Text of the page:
Tech content trusted by users in North America and around the world
6,409 Reviews & Articles | 42,711 News Posts
TRENDING NOW: NVIDIA preparing GeForce GTX 980 Ti with 6GB VRAM, faster than Titan X

Thermaltake Element T Mid Tower Chassis - Inside The Thermaltake Element T Mid Tower Case

With a slogan like "Created for eSports"; let's see what the Element T from Thermaltake offers the gamer in you.

By: | Mid-Tower Cases in Cases, Cooling & PSU | Posted: Feb 10, 2010 11:51 am
TweakTown Rating: 92%Manufacturer: Thermaltake

Inside The Thermaltake Element T Mid Tower Case




I just mentioned this on one of my last reviews, and I like what I'm seeing. The Element T utilizes front hinging doors; this is a huge plus to those who know about trying to hide bulky wires behind door panels.




With the panel out of the way, we get a peek at the insides. Long wiring is coming from the fans and I/O and should be no issue reaching any setup. The motherboard tray has a nice cutout for CPU cooler access and uses bumps in the steel for most of the risers. All the holes are clearly marked for additional risers except those closest to the expansion slots.




The optical drive bays at the top offer one tool-less lock, but they don't provide a way to use it in any other position than it is installed in. They do provide plenty of easy to use hardware for the other bays though. Same goes for the 3.5" bays, only one immovable tool-less lock. The rest again take screws. At the floor you can just make out two of the raised bumps used for mounting the 2.5" drive to the chassis floor. To the left of the 3.5" rack, there is a huge amount of room to pass and hide cabling.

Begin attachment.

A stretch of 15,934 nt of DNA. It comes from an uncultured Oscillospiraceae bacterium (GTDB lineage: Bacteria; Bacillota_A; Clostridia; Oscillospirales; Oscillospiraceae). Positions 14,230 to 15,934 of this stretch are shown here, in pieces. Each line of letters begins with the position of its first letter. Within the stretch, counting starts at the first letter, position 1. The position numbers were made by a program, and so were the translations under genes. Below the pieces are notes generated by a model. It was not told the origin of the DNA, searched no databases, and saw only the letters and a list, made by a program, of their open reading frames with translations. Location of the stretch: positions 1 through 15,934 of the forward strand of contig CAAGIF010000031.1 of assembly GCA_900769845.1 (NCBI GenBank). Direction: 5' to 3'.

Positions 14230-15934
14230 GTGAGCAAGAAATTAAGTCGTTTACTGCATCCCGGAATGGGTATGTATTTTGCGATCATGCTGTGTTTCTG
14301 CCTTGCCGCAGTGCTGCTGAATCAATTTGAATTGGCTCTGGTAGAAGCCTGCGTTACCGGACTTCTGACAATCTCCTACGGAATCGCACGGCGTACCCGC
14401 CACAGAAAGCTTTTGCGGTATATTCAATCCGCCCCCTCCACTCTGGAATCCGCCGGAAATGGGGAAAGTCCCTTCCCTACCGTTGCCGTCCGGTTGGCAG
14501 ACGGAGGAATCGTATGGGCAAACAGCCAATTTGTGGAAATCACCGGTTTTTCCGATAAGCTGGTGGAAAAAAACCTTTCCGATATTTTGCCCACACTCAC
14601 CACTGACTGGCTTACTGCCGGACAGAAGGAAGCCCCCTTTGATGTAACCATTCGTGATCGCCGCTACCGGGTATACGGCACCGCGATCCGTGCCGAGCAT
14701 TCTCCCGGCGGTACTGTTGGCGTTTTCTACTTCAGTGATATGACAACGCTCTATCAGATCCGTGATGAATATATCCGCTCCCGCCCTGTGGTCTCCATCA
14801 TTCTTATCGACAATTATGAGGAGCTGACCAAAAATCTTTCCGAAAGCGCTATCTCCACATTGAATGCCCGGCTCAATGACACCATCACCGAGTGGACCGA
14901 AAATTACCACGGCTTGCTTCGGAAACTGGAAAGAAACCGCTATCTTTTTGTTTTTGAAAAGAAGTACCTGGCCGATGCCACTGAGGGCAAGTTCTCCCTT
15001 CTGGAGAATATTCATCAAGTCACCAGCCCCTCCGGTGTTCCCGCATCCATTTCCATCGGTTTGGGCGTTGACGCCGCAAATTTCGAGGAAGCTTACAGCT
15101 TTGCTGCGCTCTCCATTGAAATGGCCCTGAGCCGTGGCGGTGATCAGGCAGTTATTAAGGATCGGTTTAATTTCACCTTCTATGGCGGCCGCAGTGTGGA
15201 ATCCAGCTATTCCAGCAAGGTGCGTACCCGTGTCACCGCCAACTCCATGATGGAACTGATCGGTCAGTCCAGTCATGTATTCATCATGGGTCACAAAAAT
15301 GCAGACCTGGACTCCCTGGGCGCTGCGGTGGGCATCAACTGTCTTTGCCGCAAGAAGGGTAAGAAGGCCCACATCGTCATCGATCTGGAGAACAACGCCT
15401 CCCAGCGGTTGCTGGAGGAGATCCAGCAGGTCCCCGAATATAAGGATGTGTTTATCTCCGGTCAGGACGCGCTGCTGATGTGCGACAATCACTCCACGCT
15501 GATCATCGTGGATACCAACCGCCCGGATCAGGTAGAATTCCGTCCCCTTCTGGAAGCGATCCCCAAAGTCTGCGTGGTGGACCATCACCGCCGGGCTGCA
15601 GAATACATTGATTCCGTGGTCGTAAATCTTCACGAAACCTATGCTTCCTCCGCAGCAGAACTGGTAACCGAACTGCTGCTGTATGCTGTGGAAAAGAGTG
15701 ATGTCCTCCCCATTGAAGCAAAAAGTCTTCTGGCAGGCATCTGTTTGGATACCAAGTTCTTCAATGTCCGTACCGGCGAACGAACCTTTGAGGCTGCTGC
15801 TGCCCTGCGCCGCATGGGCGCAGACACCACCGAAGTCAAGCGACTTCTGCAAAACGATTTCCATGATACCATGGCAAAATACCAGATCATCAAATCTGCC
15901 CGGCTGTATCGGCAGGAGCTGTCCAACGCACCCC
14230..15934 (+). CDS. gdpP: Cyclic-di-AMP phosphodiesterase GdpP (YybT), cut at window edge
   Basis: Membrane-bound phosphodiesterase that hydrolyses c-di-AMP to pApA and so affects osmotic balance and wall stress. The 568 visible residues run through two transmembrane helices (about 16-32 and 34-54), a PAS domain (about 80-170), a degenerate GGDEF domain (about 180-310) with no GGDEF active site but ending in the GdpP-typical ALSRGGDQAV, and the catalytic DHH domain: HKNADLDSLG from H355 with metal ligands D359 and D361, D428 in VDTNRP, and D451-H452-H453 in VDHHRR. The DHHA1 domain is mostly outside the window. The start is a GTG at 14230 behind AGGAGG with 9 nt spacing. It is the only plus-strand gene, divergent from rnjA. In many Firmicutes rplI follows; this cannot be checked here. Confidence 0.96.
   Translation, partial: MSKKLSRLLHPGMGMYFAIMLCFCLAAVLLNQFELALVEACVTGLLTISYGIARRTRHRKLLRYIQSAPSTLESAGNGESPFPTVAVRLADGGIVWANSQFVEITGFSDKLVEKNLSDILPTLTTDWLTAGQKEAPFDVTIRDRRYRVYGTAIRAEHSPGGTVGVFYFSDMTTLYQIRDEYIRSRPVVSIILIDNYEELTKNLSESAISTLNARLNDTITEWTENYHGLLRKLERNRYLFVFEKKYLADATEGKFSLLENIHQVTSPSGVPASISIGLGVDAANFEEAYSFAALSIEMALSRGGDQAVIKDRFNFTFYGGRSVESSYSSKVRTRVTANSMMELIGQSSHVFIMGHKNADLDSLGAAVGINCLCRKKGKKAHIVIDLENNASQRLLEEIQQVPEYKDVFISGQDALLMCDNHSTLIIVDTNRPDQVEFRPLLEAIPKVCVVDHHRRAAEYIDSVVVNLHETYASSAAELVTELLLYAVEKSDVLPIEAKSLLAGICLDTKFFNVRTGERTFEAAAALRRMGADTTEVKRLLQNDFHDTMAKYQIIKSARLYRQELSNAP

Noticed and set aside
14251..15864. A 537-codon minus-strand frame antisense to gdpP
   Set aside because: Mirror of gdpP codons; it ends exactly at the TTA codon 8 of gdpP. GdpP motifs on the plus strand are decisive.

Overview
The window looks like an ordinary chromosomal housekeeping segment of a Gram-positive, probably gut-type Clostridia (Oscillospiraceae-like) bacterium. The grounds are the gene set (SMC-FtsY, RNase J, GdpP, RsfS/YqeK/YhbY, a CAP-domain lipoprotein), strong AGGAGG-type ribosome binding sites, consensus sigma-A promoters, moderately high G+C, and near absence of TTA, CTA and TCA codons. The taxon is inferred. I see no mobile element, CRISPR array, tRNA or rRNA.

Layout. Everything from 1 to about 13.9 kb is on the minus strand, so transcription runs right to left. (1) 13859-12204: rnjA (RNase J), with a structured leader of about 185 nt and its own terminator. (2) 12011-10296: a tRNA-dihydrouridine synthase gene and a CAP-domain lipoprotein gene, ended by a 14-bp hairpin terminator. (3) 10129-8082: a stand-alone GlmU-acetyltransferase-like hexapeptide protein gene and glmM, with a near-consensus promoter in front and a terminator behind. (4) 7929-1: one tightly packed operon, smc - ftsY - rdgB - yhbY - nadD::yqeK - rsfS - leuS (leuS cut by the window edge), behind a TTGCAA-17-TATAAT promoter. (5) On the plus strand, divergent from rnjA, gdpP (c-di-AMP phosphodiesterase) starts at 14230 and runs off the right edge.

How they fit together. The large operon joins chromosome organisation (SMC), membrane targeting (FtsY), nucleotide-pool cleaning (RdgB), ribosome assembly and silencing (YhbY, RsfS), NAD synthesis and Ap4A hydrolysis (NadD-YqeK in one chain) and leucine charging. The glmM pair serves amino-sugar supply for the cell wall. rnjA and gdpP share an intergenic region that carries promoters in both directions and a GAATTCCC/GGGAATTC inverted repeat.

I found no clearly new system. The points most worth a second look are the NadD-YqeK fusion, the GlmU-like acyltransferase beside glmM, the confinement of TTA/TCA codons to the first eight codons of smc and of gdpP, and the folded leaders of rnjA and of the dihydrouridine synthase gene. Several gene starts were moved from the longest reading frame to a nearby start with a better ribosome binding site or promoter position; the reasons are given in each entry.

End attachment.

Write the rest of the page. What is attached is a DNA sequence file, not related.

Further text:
Here we get a look at the nine blade fan chosen for the exhaust, and just below it is a thumb screw. This screw loosens the wiring tie down on the back of the case. The expansion slots use snap in, snap out covers, and thumb screws are used to mount the cards. At the bottom, you can see the support bar, the longer the PSU, the farther it can be moved to support it and not block part of the fan.




Form the back, it doesn't look like much, but there is quite a bit of room to be had. The whole area at the bottom left corner is quite roomy and hides excess wires nicely and provides a place to tie routed wiring to. I would have liked to have seen a couple more stamped holes in the tray for wiring, but let's see if we can get by without them.




Looking up into the top of the Element T, we get a real good look at the 200mm fan that Thermaltake chose to flood the case with its red LEDs. As I mentioned, this fan can be removed from here and placed behind the front cover, or creatively in the door.


Related Tags

Further Reading: Read and find more Cases, Cooling & PSU content at our Cases, Cooling & PSU reviews, guides and articles index page.

Do you get our RSS feed? Get It!

Got an opinion on this content? Post a comment below!

Latest News Posts

View More News Posts

Forum Activity

View More Forum Posts

Press Releases

View More Press Releases
Or Scroll Up Or Down